Fully-funded 4-year DST CDT PhD studentship to start in October 2017:
Magnetometry with an ensemble of nitrogen-vacancy centres in diamond
with support from Element Six.
Supervisor: Gavin Morley
Nitrogen-vacancy (NV-) centres in diamond are marvellous quantum bits: we control and optically probe single spins with long coherence times at room temperature. We use these spins to detect the local magnetic field for nanoscale magnetometry. To increase the sensitivity (while sacrificing spatial resolution) we use diamonds with a large ensemble of NV- centres. Researchers in Ulm have shown how these magnetometry techniques can be used to detect magnetic signals with very high frequency resolution: better than a mHz. This has already been used to detect NMR, but only at low magnetic fields below 0.1 T. We will develop our ensemble magnetometer and use it inside our high field magnet at 6.66 T. NMR reveals the quantum structure of samples by measuring spectra. More interesting samples are more complex, with correspondingly more resonances, and higher magnetic fields are required to resolve these resonances. We have developed world-leading equipment for EPR and NMR at high magnetic fields, including the most precise EPR spectrometer ever. Additionally we do NV- optically-detected magnetic resonance (ODMR) at low magnetic fields. This project will combine these areas of expertise to study the behaviour of NV- centres at high magnetic fields, with a view to building a high-field NMR spectrometer with NV- ODMR detection.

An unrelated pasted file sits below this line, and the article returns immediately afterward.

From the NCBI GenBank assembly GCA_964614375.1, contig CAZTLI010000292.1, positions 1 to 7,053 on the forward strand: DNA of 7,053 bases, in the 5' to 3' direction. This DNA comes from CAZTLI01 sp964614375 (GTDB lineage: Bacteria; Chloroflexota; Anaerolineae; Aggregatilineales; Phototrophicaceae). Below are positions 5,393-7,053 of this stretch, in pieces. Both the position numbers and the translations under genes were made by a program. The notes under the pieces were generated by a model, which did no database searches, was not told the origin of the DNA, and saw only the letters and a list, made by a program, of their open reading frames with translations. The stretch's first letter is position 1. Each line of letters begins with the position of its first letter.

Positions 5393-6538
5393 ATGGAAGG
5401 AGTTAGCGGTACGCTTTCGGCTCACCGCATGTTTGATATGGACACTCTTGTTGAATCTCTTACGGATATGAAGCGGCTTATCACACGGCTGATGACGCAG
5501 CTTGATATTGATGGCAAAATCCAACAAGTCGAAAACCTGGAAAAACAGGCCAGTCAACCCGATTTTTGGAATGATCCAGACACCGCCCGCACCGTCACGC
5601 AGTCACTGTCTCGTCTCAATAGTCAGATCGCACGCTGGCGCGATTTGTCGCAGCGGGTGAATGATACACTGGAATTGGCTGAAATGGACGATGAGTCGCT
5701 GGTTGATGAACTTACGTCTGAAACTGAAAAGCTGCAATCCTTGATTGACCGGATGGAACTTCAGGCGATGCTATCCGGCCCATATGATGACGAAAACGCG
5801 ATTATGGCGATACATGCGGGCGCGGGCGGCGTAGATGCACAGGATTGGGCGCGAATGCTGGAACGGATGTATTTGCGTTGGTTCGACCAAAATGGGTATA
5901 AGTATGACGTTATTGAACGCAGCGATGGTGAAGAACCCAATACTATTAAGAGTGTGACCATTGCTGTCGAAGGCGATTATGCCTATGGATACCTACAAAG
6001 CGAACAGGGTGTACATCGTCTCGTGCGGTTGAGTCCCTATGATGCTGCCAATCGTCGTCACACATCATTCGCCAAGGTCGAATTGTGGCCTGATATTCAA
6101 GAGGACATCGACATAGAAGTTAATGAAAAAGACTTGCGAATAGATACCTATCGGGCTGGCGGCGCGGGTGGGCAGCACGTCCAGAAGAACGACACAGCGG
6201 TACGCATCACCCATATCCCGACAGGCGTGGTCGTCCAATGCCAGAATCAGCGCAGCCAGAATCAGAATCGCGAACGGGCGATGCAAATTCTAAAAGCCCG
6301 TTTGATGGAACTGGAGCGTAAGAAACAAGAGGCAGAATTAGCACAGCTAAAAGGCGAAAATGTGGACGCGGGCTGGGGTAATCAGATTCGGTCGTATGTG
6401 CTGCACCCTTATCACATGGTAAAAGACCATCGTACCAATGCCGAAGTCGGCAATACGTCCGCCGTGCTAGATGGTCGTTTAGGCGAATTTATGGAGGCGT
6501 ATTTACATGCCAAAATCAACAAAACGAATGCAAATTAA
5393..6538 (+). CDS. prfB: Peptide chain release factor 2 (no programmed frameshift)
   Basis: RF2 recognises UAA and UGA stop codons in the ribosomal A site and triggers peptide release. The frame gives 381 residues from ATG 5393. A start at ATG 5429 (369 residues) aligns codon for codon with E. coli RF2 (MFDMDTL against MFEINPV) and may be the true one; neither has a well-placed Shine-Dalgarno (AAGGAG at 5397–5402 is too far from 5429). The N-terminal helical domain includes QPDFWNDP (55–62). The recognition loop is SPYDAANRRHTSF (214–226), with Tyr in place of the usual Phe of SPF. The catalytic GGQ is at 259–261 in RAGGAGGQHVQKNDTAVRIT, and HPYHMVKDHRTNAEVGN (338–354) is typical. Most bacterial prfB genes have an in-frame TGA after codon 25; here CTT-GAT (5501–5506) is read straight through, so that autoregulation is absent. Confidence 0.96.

One PhD studentship to start in October 2018 without any CDT component.
Post-doctoral research associate positions on using single nitrogen vacancy centres in diamond or ensembles for magnetometry.
Available until recently:
Fully-funded 3.5 year PhD studentship to start October 2017 (position now filled)
Building a node in a diamond quantum computer
Supervisor: Gavin Morley (Warwick Physics)
Second supervisors: Mark Newton and Animesh Datta (Warwick Physics)
If a quantum computer could be built with enough qubits, it would be able to solve problems that are intractable with the classical computers we have now. A leading design for this is to build nodes with five or more interacting qubits, and then link up many of these nodes. Nitrogen vacancy centres (NVC) in diamond at cryogenic temperatures have been used to demonstrate this linking by entangling their electron spins optically. The nuclear spins coupled to NVC can have long coherence times of over 10 seconds.
In this project we will create a single node with five or more qubits using a single NVC and the 13C nuclear spins close to it. We have built most of the equipment and will soon begin testing it at a temperature of 4 K. In addition to being useful as a node in a quantum computer, we will explore how these coupled spins could be used as a sensitive nanoscale magnetometer.
We have also built related experiments including versions that operate only at room temperature, only with a large ensemble of NVC, and only with optically-levitated nanodiamonds. We collaborate with Jason Smith’s group in Oxford because they are working on speeding up the optical entanglement of two NVC as part of the Networked Quantum Information Technology (NQIT) program: the UK National Quantum Technology Hub for Quantum Computing. This PhD studentship is fully funded by the EPSRC through NQIT.
For more details please contact Gavin Morley: email@example.com